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Coordinate Colleges for American Women

A Convergence of Interests, 1947-78


Linda C. Morice

Coordinate Colleges for American Women: A Convergence of Interests, 1947–78 explores the history of the coordinate college—a separate school of higher learning for women connected to an older, all-male institution. This book places special emphasis on three (previously all-male) liberal arts colleges located in the Midwest and upstate New York. They established women’s coordinate colleges in the years following World War II, but ended them by 1980, becoming fully coeducational. The author draws on new primary sources to show that, in each case, a coordinate college was created to meet the converging interests of the founding institution—not to improve the education of women. The work is set in the context of four major social movements during the mid-to-late twentieth century involving civil rights, student rights, antiwar protest, and women’s liberation.

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Chapter 8. Conclusions


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When Hanover, Kenyon, and Hamilton officials established women’s coordinate colleges, they drew on a tradition that began with the 1869 founding of Girton College at the University of Cambridge in England. The tradition continued in the United States into the early twentieth century as many men’s colleges admitted women to separate (but connected) schools, thereby avoiding full coeducation. Some of the early coordinate colleges were founded to expand women’s educational opportunities; others were established to curtail their educational opportunities, previously granted. During the post-World War II era, officials at the three liberal arts schools examined here created coordinate colleges to serve their institutional interests. In Hanover’s founding of Long College, Kenyon’s establishment of its Coordinate College, and Hamilton’s creation of Kirkland College, the primary purpose was not to improve women’s education. Albert Parker wanted a coordinate college to access an untapped bequest to secure Hanover’s future. Bruce Haywood hoped coordination would bring “salvation in old ideas,” resulting in greater enrollment and revenue for Kenyon.1 Robert McEwen thought a coordinate college could jar Hamilton out of curricular stagnation, moving it into the modern age. These and other interests converged to create three coordinate colleges for women that largely achieved the institutional objectives of their male founders. ← 191 | 192 →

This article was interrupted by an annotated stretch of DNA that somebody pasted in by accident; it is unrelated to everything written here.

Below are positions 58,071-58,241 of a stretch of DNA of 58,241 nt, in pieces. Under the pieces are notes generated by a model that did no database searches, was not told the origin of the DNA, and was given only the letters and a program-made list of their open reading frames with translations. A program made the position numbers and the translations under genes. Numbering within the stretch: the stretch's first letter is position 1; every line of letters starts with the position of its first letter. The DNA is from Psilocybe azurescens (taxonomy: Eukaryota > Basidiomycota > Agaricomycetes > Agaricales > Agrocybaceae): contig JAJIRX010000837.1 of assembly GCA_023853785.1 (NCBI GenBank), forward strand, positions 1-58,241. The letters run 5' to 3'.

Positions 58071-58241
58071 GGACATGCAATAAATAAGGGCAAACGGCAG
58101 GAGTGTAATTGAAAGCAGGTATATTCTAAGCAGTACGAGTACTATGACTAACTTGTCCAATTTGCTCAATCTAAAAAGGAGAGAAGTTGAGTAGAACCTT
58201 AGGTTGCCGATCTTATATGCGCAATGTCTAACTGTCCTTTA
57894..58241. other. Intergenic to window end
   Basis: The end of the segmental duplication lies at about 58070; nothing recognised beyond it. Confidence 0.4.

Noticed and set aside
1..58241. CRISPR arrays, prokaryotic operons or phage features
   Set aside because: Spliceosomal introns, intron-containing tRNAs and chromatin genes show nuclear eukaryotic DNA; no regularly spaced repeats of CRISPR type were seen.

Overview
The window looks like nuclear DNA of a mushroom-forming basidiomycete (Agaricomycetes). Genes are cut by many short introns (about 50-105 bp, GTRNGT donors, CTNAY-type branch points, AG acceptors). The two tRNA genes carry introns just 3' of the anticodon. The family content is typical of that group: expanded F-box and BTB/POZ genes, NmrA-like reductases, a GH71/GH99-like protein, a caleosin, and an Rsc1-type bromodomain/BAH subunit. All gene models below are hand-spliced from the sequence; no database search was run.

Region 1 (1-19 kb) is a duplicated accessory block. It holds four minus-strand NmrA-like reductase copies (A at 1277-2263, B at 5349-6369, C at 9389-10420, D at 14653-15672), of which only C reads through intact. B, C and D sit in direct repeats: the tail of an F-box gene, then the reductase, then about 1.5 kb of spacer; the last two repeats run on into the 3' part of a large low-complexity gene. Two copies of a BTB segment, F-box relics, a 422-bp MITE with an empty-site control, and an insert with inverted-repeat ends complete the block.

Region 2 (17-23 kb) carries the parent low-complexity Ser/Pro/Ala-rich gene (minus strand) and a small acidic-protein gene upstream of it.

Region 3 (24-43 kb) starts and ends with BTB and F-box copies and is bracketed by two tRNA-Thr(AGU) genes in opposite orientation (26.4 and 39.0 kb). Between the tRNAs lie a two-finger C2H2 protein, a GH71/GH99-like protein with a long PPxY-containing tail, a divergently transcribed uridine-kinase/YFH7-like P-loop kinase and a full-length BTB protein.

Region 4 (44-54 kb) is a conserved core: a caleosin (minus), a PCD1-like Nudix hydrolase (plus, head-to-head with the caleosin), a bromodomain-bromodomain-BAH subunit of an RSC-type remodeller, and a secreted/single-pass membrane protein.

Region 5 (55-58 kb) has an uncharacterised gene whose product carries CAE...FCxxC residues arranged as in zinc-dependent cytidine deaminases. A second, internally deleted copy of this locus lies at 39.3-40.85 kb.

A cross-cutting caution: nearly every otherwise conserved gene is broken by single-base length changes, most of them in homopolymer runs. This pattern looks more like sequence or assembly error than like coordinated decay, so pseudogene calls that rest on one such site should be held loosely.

The admission of women to a previously-all-male college or university is often viewed as a reform. However, Kirkland was the only coordinate college among the three to pursue a...

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